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Evaluation of Techniques to Protect Aspen Suckers from Ungulate Browsing in the Black Hills

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Excessive browsing by cattle (Bos taurus L.) and wild ungulates, particularly elk (Cervus elaphus L.), sometimes inhibits growth and maturity of quaking aspen (Populustremuloides Michx.) suckers in Western North America. In areas where aspen stands are in poor condition or declining, protecting suckers from ungulates may be necessary. This study compared the utility of livestock fences, complete wildlife exclosures, barriers created from slash debris, and tree hinging during 2004 and 2005 in the Black Hills of South Dakota. All of the barriers significantly reducedpercentage browsing of aspen suckers compared with the pretreatment average (78%) and posttreatment control (79%). Slash treatments andlivestock fences decreased ungulate browsing by 19%, hinge treatments decreased it by 39%, and wildlife fences eliminated nearly allincidences of sucker browsing. The average length removed per terminal stem for aspen suckers decreased from 20.8 to 14.4 cm across all treatments. After 1 year, the mean number of suckers above 100 cm height in both the hinge and slash treatments were significantly greater than both the fence treatments and control. Data showed that autumn and winter browsing was primarily by wild ungulates. Slash barriers can replace livestock fences where cattle affect aspen suckers. Hinge barriers are more useful than both slash barriers and livestock fences in areas where wild ungulates are the primary browsers.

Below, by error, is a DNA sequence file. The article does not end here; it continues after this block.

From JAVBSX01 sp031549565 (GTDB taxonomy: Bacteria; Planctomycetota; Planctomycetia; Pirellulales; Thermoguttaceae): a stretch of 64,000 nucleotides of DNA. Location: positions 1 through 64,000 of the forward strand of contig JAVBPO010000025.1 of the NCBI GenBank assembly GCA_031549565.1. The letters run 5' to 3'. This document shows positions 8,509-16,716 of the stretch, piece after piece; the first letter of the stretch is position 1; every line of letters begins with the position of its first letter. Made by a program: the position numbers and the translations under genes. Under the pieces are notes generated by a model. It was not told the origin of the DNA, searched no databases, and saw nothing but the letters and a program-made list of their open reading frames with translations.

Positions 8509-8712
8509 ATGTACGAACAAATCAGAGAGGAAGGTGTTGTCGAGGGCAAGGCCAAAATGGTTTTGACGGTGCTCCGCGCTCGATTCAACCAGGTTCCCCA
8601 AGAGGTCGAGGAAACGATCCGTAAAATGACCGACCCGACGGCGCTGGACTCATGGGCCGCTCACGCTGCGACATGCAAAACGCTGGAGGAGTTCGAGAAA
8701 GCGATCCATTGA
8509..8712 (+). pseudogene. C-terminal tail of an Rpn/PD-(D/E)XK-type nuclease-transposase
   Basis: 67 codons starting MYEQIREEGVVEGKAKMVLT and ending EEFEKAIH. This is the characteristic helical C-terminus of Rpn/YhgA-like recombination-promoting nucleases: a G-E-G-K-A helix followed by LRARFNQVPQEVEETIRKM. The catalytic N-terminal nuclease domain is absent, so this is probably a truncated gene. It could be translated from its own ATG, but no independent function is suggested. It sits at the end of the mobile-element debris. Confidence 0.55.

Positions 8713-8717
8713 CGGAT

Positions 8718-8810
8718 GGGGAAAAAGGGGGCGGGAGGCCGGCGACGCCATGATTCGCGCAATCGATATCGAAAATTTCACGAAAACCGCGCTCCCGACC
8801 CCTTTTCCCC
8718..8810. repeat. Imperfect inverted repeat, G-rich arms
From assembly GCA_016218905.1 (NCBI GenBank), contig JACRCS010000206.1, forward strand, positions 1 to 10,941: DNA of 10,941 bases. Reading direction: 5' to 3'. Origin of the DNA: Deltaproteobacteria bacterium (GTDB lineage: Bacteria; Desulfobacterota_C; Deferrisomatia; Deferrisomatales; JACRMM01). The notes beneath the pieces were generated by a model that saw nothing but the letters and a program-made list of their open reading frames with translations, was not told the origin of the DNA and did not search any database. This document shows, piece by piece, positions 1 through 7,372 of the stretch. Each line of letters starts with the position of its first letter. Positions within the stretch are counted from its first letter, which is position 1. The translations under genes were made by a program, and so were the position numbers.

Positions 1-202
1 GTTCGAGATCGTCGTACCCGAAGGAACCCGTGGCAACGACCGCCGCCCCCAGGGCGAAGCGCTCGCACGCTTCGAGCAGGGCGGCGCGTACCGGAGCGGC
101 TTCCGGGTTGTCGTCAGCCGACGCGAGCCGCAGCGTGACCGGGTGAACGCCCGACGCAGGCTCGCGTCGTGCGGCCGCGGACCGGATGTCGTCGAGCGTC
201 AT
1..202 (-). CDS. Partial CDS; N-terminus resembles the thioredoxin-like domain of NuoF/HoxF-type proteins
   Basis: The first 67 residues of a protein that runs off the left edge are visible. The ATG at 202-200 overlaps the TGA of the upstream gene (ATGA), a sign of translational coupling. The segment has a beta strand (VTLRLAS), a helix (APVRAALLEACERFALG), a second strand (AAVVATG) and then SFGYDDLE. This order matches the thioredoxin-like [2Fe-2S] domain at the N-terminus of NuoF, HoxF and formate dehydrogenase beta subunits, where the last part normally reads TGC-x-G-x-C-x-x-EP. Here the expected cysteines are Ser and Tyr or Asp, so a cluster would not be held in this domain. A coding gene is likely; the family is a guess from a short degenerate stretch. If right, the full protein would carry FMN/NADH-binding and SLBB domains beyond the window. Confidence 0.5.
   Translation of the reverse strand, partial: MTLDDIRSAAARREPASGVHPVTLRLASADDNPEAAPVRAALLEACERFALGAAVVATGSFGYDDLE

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Keywords: hinging; quaking aspen; restoration; wildfire; wildlife

Document Type: Research Article

Publication date: 2010-10-01

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  • Each regional journal of applied forestry focuses on research, practice, and techniques targeted to foresters and allied professionals in specific regions of the United States and Canada. The Western Journal of Applied Forestry covers the western United States, including Alaska, and western Canada; WJAF will also consider manuscripts reporting research in northern Mexico that has potential application in the southwestern United States.
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